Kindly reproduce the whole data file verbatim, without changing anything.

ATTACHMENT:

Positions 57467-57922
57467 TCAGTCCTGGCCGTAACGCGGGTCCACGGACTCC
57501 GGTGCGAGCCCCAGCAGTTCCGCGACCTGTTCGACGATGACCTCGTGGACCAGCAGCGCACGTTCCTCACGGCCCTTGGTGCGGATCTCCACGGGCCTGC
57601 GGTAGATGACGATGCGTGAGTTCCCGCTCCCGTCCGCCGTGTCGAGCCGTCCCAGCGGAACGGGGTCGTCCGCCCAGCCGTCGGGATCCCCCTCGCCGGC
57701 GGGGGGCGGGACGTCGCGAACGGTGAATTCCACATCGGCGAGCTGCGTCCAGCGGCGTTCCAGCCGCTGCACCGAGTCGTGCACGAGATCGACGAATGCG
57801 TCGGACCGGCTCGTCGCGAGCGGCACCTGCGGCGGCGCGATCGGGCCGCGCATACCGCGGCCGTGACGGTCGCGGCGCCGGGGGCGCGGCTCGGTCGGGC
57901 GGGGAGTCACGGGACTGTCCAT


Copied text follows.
Positions 57467-57922
57467 TCAGTCCTGGCCGTAACGCGGGTCCACGGACTCC
57501 GGTGCGAGCCCCAGCAGTTCCGCGACCTGTTCGACGATGACCTCGTGGACCAGCAGCGCACGTTCCTCACGGCCCTTGGTGCGGATCTCCACGGGCCTGC
57601 GGTAGATGACGATGCGTGAGTTCCCGCTCCCGTCCGCCGTGTCGAGCCGTCCCAGCGGAACGGGGTCGTCCGCCCAGCCGTCGGGATCCCCCTCGCCGGC
57701 GGGGGGCGGGACGTCGCGAACGGTGAATTCCACATCGGCGAGCTGCGTCCAGCGGCGTTCCAGCCGCTGCACCGAGTCGTGCACGAGATCGACGAATGCG
57801 TCGGACCGGCTCGTCGCGAGCGGCACCTGCGGCGGCGCGATCGGGCCGCGCATACCGCGGCCGTGACGGTCGCGGCGCCGGGGGCGCGGCTCGGTCGGGC
57901 GGGGAGTCACGGGACTGTCCAT